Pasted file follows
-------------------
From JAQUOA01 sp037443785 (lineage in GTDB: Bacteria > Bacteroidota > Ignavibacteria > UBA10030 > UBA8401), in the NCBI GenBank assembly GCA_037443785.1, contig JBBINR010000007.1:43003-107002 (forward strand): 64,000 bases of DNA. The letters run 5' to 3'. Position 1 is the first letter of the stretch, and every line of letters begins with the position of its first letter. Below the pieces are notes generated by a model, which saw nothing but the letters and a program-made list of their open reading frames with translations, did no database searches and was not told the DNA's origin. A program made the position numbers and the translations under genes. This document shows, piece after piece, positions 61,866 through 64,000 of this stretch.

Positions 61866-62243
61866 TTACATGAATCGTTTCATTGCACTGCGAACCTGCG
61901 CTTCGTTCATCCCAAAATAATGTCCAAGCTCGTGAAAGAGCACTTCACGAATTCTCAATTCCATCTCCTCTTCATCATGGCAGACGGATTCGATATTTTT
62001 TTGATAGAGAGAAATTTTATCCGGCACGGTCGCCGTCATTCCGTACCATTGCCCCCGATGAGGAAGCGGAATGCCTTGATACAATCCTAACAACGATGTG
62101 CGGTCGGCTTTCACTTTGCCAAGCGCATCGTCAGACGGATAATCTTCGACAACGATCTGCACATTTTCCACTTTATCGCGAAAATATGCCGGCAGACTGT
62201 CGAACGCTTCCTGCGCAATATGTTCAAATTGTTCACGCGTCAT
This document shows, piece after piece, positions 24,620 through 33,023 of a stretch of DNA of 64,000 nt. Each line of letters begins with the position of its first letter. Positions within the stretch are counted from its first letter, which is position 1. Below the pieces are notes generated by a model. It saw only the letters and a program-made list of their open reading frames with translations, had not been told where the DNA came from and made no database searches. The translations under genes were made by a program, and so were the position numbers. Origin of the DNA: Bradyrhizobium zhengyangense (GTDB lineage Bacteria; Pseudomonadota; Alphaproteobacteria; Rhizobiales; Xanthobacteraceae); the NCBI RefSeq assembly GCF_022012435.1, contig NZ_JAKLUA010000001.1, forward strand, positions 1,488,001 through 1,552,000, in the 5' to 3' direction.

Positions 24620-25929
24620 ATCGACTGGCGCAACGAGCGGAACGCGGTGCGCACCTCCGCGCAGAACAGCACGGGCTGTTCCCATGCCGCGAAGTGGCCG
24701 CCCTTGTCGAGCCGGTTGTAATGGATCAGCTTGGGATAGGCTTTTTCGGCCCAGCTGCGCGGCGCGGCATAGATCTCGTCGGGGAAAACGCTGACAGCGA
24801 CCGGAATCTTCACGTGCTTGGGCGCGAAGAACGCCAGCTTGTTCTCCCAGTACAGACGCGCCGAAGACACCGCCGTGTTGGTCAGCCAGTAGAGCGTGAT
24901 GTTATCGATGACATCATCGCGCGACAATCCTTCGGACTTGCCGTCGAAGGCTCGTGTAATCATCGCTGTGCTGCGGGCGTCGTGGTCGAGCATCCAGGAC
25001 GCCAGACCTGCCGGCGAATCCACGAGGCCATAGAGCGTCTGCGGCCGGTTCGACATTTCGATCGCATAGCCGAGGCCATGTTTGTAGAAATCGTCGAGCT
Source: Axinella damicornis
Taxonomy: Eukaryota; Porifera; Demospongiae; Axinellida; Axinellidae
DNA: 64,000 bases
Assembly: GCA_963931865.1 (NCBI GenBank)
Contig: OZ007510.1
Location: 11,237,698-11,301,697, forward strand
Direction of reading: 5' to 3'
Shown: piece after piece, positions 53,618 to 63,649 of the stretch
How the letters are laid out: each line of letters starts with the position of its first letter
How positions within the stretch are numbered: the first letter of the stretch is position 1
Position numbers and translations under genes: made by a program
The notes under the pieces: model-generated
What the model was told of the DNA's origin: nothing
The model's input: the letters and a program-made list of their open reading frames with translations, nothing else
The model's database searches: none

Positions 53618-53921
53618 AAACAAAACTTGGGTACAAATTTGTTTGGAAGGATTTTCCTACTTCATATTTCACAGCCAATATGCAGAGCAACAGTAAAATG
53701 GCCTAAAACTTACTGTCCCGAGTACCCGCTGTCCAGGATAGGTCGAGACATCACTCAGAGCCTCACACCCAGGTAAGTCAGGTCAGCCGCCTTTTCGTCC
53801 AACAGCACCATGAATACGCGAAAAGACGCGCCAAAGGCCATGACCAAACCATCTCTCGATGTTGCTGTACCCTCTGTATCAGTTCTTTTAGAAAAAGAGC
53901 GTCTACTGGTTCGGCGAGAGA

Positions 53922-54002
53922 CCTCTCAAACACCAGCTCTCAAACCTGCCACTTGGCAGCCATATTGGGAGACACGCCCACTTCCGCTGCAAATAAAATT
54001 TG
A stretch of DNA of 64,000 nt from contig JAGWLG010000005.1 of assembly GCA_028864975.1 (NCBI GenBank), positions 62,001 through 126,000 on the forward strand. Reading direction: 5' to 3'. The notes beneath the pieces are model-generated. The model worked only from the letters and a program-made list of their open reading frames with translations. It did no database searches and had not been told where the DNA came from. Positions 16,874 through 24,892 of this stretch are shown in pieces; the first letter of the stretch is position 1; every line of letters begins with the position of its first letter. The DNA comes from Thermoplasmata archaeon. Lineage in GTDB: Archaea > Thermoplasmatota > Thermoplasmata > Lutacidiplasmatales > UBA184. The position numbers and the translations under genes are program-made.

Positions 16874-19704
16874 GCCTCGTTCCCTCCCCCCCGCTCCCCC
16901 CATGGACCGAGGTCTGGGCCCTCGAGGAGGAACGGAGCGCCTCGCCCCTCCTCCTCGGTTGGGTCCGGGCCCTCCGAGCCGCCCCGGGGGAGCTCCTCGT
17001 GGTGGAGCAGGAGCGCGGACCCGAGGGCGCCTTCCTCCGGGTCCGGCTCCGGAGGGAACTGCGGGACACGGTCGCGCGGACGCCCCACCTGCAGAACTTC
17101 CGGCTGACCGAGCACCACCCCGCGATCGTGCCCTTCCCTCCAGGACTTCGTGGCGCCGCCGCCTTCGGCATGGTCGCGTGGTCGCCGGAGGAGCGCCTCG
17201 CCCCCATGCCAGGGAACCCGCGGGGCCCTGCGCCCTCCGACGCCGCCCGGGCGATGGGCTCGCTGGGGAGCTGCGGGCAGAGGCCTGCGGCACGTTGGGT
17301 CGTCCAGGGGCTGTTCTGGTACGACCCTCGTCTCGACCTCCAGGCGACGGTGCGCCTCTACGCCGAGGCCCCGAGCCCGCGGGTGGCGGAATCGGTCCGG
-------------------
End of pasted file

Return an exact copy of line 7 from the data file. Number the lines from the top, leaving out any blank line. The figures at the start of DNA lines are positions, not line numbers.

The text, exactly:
62201 CGAACGCTTCCTGCGCAATATGTTCAAATTGTTCACGCGTCAT